The Gardener’s Corner

The Gardener’s Corner

A condensed guide to the broad topic of lawn care

Erik gives advice on mowing, power raking, fertilizing, rolling and aerating your lawn

Lawn care is a topic you can write a book about.

To mow a lawn, what can make that a big issue? It is not. From my experience in gardening service in Victoria, I had this opportunity to have 25 well-maintained lawns, which reflected my slogan of Scandinavian workmanship.

What I’m going to explain has to do with some dos and don’ts.

If the lawn needs mowing, do not use a lower setting; just let the mower blades touch the grass’s top; if you want to cut the lawn lower, do it gradually each time. Please do not use the grass bag because the grass clippings help to fertilize the lawn; even leaves, it is called mulching.

The only exception is if the lawn needs power raking due to the grass having been left tall from last year. Power raking (dethatching) is done to remove dead grass or moss too thick for the lawnmower to cut.

If you have moss growing in your lawn, it will kill the grass. Moss only increases if the pH. If the soil is below six, to correct this, lime must be applied. In that case, the first thing to do is to do the power raking on a nice, sunny day.

The dead grass you are raking up is perfect for compost. This is also the time to take a soil sample to find out what the pH is by using a soil testing kit.

You will then know how much lime to apply and it can be done right now. Do not fertilize until June. This is because the nitrogen in the fertilizer is not available to the roots due to the cold night temperatures and consequently gets washed out.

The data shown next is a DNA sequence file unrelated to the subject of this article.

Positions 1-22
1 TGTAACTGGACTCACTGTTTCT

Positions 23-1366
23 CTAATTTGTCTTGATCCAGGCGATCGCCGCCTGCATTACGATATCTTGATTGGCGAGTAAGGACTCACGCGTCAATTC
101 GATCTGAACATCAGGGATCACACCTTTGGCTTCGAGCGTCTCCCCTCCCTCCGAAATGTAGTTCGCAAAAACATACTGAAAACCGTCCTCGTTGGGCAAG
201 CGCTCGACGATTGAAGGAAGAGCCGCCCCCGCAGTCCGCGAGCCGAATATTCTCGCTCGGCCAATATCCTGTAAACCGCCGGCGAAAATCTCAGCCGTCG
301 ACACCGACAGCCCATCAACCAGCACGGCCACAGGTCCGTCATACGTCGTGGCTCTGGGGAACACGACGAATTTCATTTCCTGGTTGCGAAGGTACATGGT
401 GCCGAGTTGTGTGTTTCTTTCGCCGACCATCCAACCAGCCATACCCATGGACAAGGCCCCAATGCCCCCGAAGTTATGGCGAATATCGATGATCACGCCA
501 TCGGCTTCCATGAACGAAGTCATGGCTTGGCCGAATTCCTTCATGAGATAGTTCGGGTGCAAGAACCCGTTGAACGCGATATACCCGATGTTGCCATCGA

I have, over the years, used slow-release fertilizer on lawns with great success. The nitrogen (N) is sulfur-coated and therefore released over three to four months. If this is what you will use, get it now as the stores will run out.

A question about what to do with earthworms: if you have bumps on your lawn, you have earthworms. After you have mowed the lawn the first time or done the power raking, rent a lawn roller to level the lawn.

Aerating a lawn is a practice most misunderstood by many.

Aerating is done for only one reason, to make water penetration to the grass roots in a high traffic area, like a golf course where the ground gets compacted.

If this is not your case, don’t do it; it is a waste of time. If you need to do it, rent a machine. The plugs left on the lawn have to be raked up. You then need to order course sand to be wheeled out and dropped in small piles around the lawn area. You then take a garden rake to turn it upside down to spread the sand evenly into the holes left by the aerator.

If you have questions or suggestions for topics, please email me at